Acupotomy sites. ❶ Upper site of GV16 ❷ 2–2.5 cm side down of external occipital protuberance (GB20) ❸ 4.5–5 cm side down of external occipital protuberance (GB12) ❹ Origin of trapezius muscle, insertion of nuchal ligament (GV16) ❺ Facet joint, side of C2 spinous process (BL10) ❻ C4 spinous process ❼ C5 spinous process ❽ C6 spinous process ❾ C7 spinous process (GV14) ❿ C1(the atlas) transverse process C2(the axis) transverse process 2cm side to the C5 spinous process 2cm side to the C6 spinous process the middle of the upper trapezius.
jar-2020-00465f3.jpg
Fig. 4
The VAS score and the mJOA scale score changes over 10 acupotomy treatments (105 days) in Case 1.
VAS, visual analog scale; mJOA, modified Japanese Orthopaedic Association scale.
jar-2020-00465f4.jpg
Fig. 5
VAS, mJOA scale score changes over 10 acupotomy treatments in Case 2.
VAS, visual analog scale; mJOA, modified Japanese Orthopaedic Association scale.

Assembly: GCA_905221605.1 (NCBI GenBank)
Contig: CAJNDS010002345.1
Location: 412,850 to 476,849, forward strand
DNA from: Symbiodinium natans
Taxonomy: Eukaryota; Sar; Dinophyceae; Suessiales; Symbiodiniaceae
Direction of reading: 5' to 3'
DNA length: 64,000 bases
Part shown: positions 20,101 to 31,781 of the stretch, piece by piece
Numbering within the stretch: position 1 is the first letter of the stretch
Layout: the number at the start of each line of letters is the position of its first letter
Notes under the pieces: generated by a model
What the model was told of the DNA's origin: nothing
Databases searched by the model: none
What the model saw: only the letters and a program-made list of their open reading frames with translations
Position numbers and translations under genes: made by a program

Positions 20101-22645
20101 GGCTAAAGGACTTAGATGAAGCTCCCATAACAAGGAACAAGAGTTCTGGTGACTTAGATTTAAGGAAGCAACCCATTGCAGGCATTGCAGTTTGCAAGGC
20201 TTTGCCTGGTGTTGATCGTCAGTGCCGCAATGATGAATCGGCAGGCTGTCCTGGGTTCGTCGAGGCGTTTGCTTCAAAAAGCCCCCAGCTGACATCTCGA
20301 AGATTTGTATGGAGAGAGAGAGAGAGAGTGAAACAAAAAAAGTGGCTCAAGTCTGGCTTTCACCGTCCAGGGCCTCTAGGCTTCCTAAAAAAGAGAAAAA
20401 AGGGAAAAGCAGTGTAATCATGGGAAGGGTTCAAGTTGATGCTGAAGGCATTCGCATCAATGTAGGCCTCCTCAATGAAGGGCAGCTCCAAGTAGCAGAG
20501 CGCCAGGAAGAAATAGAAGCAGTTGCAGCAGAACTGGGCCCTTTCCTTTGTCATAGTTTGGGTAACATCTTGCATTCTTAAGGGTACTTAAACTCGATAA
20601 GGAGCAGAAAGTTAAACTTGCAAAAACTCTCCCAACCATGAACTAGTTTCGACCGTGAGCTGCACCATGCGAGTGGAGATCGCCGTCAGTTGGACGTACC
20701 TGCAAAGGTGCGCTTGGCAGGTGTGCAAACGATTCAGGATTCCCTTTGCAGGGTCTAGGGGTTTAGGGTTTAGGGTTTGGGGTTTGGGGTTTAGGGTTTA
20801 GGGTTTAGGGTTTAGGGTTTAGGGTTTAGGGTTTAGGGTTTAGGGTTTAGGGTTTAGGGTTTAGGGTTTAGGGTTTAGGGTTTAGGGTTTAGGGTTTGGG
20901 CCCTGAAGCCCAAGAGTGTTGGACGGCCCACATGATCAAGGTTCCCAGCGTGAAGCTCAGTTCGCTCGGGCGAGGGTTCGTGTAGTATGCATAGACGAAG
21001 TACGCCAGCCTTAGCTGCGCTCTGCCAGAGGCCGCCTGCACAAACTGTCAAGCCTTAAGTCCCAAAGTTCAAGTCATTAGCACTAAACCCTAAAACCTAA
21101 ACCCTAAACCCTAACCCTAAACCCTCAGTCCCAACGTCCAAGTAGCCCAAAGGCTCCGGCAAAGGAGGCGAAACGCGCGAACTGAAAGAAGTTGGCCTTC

jar-2020-00465f5.jpg
Table 1
VAS, mJOA Scale, and the Nurick Grading System Score Changes in Case 1.
Number of treatments 1 2 3 4 5 6 7 8 9 10
Days after treatment 1 6 22 28 34 46 58 80 91 105
VAS score 6 6 5 4 4 4 3 3 2 2
mJOA scale score 12 12 12 13 13 14 14 15 15 15
Nurick grading system score 2 2 2 2 2 1 1 1 1 1

VAS, visual analog scale; mJOA, modified Japanese Orthopaedic Association scale.

Table 2
Muscle Power Changes in Case 1.
Body part Action Muscle power after treatment Day 1 Muscle power after treatment Day 105

Right Left Right Left